Two Historic Whaling Shipwrecks Discovered in Papahānaumokuākea Marine National Monument
A team of maritime heritage archaeologists from the Office of National Marine Sanctuaries discovered the sunken remains of the British whaling ship Gledstanes and another mystery whaler during an August 2008 expedition to the Papahānaumokuākea Marine National Monument. The wrecks were found off Kure Atoll and French Frigate Shoals in the Northwestern Hawaiian Islands during the month-long mission to explore and document shipwrecks in monument waters. The Gledstanes, which wrecked at Kure Atoll in 1837, was located after divers found a pile of iron ballast and chain that led to a trail into the reef, where four massive anchors and other artifacts were found scattered. Sanctuary staff are currently conducting further investigation into the identity of the other, unknown whaling ship discovered on the expedition at French Frigate Shoals. Both vessels are some of the oldest discovered thus far in the monument, shedding further light on the significance of 19th-century whaling in this region. Click here for more information.
Sanctuary Staff Host First Whaling Heritage Symposium
From June 15-19, 2008, the Office of National Marine Sanctuaries Maritime Heritage Program hosted the inaugural 2008 Whaling Heritage Symposium, drawing over 100 attendees from diverse agencies and organizations. Participants at the symposium, the first event of its kind, explored innovative ways to tell historic whaling narratives by incorporating concepts like the cultural heritage of whaling, minorities and American whaling history, and the geography of whaling archaeology and marine protected areas. The event was well received by both public and professional attendees, and helped foster a greater appreciation for the connections between maritime and whaling heritage, marine science, and ocean stewardship. Co-sponsors for the symposium included the NOAA Fisheries Service, National Maritime Historical Society, Mystic Seaport, New Bedford Whaling Museum, and New Bedford Whaling National Historical Park. Click here for more information.
Volunteer Divers, Research Vessel SRVx Debut with Shipwreck Mapping Expedition
The new Office of National Marine Sanctuaries Volunteer Dive Program undertook its first-ever mission in September 2008, as a team of NOAA-certified Scientific Divers participated in an expedition to survey the wreckage of the freighter Andalusia at Olympic Coast National Marine Sanctuary. The expedition also was the first operational mission for the new 85-foot research vessel SRVx, which is being used to evaluate the effectiveness of a regional-class research vessel for missions in sanctuaries. During the course of the mission, five volunteer divers and two sanctuary divers located and mapped significant features of the Andalusia, which grounded just outside the sanctuary in 1947. In three days of diving, they conducted 25 dives and contributed 165 hours of volunteer time. The expedition was an important one for both the volunteer dive program and the sanctuary, marking the first shipwreck dive operation in the Olympic Coast in over 10 years. Click here for more information.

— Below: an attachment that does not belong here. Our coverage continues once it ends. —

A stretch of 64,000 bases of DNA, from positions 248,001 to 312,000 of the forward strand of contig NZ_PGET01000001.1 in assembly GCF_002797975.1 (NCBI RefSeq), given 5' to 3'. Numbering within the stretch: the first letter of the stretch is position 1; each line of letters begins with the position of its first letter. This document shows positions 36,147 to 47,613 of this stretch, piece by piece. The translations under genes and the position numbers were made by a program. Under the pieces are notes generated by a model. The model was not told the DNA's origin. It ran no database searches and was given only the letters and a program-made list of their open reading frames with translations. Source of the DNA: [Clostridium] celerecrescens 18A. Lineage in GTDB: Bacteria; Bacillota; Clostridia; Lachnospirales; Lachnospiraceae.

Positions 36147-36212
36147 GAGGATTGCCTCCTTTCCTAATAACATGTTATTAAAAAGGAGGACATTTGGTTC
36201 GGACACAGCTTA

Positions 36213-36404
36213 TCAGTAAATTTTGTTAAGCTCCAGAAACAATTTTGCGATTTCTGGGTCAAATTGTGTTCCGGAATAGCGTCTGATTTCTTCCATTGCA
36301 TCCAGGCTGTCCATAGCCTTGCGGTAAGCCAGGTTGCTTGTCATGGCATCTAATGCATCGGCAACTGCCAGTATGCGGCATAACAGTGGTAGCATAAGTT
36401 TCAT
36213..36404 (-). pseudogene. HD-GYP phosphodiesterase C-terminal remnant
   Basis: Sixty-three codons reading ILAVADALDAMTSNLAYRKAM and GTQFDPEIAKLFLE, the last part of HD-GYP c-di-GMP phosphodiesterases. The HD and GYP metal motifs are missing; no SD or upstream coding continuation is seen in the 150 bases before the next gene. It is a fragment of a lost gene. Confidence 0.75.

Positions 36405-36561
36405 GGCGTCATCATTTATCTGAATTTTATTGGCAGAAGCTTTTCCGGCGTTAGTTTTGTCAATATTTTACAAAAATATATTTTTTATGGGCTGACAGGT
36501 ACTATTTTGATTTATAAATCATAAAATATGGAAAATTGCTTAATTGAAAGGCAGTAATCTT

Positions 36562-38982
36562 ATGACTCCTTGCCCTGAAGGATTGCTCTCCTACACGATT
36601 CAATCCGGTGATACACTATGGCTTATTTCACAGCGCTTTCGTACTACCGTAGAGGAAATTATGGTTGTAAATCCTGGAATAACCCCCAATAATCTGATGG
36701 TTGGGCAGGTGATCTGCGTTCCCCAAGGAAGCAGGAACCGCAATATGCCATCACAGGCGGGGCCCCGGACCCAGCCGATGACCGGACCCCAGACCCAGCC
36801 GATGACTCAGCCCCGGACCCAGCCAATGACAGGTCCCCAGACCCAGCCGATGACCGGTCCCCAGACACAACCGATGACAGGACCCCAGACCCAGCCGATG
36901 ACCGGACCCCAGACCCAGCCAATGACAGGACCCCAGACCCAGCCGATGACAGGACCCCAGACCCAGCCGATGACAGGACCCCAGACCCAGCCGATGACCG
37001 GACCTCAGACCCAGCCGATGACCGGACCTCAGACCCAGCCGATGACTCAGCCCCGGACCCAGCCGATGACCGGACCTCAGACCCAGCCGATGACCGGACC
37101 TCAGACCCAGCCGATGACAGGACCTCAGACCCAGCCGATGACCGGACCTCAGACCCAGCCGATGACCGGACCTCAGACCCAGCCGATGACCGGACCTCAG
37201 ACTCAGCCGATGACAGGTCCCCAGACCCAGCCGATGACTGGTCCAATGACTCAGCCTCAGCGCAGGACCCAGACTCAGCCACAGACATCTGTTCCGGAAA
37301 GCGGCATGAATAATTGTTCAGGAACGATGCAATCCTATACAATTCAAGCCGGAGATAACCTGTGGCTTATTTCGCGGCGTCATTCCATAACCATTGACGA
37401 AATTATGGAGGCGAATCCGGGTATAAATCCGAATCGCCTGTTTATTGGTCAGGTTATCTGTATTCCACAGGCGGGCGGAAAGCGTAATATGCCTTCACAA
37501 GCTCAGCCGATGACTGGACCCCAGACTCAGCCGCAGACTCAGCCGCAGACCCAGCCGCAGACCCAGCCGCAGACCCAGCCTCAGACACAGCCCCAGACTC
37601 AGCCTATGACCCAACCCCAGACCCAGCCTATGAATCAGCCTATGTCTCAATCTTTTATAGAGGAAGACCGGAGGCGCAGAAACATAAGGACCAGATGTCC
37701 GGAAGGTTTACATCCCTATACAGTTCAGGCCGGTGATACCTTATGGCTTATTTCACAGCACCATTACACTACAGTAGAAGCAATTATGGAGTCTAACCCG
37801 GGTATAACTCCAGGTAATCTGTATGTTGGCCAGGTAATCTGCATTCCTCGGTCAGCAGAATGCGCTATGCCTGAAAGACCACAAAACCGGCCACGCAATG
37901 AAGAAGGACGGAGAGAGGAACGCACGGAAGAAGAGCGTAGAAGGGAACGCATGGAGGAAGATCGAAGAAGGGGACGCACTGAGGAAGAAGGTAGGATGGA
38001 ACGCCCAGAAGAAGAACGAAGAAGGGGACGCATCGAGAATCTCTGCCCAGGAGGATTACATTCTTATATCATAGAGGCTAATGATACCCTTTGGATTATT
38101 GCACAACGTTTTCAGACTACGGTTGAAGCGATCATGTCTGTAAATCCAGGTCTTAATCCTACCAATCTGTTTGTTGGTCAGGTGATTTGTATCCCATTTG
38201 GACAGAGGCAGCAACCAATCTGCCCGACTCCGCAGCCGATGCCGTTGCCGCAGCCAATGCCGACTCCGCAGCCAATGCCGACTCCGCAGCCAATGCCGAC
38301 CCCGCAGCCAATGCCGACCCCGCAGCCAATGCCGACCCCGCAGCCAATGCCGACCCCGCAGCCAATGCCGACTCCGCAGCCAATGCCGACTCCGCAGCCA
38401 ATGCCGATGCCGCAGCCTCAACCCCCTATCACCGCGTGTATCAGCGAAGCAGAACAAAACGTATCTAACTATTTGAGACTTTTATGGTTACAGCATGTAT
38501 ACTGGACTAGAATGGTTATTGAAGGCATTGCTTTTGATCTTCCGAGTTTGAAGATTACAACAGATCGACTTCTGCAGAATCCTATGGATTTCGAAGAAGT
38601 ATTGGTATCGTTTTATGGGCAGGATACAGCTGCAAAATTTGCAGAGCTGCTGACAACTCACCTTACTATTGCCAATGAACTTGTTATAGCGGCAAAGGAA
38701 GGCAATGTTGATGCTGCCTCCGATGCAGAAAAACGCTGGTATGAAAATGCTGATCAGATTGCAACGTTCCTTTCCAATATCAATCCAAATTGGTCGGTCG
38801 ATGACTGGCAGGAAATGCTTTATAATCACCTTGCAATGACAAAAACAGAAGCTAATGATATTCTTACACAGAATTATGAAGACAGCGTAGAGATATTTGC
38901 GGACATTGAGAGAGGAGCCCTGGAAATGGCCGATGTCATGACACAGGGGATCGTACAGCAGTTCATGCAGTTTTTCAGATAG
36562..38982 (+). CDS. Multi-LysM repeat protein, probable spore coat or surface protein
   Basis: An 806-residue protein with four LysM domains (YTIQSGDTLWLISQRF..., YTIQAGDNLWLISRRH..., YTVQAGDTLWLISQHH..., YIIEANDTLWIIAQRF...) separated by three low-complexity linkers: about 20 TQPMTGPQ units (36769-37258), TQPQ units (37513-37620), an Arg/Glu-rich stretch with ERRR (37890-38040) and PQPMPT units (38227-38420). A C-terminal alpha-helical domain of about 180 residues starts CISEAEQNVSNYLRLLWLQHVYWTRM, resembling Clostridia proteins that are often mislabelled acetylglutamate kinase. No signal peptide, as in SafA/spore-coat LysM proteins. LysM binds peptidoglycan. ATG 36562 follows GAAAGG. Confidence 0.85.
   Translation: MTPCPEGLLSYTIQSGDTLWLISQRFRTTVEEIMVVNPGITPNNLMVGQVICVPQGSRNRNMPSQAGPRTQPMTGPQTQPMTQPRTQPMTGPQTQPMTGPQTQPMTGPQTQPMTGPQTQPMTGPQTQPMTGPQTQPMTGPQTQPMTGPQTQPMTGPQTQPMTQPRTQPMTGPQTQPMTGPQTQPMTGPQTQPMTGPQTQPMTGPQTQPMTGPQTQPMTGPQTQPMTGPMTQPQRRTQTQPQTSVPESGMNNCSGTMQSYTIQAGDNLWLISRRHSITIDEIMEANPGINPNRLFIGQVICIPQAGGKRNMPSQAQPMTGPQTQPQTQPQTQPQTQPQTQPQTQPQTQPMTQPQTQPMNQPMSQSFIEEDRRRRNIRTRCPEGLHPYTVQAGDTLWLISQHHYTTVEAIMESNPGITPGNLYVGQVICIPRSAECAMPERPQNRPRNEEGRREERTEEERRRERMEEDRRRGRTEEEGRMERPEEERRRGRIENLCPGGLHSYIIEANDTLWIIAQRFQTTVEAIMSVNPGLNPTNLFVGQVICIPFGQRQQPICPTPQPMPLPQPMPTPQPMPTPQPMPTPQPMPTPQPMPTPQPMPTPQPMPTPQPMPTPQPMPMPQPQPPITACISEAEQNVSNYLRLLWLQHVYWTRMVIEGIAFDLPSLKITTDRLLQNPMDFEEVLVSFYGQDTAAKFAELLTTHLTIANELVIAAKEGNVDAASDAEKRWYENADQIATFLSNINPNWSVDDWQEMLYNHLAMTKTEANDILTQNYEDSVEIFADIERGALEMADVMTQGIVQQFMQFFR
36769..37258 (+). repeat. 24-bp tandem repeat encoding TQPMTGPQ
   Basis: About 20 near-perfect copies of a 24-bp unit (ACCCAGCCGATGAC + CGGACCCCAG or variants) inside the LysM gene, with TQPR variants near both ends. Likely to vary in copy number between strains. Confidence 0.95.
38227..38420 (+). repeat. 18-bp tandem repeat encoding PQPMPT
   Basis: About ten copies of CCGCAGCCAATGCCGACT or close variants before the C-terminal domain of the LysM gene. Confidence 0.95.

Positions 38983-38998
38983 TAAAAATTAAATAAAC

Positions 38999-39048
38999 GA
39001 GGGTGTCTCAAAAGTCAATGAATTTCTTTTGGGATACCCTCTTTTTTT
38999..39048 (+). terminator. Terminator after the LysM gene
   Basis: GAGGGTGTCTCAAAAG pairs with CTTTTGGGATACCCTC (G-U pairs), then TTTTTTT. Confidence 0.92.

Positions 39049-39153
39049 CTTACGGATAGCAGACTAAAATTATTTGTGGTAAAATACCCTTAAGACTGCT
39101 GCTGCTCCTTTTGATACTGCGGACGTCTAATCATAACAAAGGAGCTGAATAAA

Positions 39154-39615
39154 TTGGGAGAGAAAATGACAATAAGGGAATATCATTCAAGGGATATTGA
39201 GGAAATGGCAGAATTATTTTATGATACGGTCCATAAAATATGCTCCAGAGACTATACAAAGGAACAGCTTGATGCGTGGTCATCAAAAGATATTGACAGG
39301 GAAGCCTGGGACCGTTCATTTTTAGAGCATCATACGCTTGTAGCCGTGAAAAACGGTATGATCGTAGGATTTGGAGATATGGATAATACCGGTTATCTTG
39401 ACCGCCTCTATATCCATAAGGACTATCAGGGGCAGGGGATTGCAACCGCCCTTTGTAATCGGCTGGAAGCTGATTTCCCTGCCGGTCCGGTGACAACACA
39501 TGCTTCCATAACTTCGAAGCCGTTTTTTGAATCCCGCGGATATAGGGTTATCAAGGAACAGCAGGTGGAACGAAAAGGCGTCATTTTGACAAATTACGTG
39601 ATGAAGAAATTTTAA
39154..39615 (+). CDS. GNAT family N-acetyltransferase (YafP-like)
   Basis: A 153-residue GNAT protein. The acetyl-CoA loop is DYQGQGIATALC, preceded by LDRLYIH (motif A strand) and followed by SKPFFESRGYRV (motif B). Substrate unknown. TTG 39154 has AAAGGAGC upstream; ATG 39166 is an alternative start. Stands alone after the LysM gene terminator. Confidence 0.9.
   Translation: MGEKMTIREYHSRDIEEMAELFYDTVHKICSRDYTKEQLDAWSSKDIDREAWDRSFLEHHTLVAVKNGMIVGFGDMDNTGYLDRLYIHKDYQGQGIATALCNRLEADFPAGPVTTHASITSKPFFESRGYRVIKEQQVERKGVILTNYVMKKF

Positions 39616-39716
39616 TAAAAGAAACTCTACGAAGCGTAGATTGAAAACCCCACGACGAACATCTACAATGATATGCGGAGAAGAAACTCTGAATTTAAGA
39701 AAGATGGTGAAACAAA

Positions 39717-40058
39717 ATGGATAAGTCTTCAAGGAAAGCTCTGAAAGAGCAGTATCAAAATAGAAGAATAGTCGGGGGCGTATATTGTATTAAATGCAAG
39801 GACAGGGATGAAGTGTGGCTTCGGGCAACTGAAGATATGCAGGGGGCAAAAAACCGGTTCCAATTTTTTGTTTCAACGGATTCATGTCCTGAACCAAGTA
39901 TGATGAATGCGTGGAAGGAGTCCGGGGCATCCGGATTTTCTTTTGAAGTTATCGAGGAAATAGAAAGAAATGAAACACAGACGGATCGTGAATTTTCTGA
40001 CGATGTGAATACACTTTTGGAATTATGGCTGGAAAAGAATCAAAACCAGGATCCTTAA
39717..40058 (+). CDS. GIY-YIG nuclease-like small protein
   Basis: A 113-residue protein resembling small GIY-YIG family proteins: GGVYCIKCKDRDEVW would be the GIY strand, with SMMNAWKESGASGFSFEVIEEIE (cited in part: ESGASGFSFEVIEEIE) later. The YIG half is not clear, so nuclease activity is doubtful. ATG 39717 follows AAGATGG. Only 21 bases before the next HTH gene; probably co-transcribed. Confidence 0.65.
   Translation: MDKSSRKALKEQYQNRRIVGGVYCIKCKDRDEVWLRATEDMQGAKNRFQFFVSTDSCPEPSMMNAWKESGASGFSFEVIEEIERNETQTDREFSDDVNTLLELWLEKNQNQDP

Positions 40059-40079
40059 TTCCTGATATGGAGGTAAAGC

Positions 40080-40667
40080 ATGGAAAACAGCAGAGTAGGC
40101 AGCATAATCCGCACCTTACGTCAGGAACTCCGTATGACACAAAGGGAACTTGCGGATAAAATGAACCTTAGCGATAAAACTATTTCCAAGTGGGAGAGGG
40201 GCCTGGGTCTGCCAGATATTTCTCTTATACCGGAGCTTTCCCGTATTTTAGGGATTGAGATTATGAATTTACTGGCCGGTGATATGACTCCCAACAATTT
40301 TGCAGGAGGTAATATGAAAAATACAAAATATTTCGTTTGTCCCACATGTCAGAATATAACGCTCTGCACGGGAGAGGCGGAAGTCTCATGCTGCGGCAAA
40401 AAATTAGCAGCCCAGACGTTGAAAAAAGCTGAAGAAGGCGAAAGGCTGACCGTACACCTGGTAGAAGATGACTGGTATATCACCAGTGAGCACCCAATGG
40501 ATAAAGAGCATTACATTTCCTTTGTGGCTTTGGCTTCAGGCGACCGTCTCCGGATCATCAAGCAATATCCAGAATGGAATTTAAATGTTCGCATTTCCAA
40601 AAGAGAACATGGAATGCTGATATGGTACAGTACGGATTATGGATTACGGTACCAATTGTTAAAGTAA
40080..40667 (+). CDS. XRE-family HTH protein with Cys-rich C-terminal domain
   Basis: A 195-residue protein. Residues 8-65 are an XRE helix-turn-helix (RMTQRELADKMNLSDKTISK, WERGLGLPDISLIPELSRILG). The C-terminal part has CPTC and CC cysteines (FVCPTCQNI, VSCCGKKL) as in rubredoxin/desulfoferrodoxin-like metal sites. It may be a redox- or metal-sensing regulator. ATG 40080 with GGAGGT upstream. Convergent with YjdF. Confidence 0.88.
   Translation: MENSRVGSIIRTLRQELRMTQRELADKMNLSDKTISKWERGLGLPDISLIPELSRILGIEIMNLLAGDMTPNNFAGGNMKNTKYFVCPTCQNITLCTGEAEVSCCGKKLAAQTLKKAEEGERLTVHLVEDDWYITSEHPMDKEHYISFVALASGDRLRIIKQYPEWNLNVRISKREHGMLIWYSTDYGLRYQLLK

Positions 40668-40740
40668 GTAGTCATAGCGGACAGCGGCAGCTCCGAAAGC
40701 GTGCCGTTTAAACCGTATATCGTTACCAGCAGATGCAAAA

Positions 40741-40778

Sanctuary Researchers Document World War II U-boat Wrecks off North Carolina
In July 2008, Monitor National Marine Sanctuary staff coordinated a scientific research expedition to document the remains of three sunken German U-boats off the coast of North Carolina in an area known as the "Graveyard of the Atlantic." Sanctuary researchers worked with several partner organizations to survey the wrecks of the submarines U-352, U-701 and U-85, which were sunk by U.S. forces during the Battle of the Atlantic in World War II. The survey methods used were non-invasive and complied with U.S. and international policies on the treatment of war graves. The expedition was a success, producing extensive maps, photographs and video that will contribute to the goal of preserving and protecting these sites of historical significance. U.S. and British wrecks from the Battle of the Atlantic will be surveyed during the second phase of the expedition, scheduled for summer 2009. Click here for more information.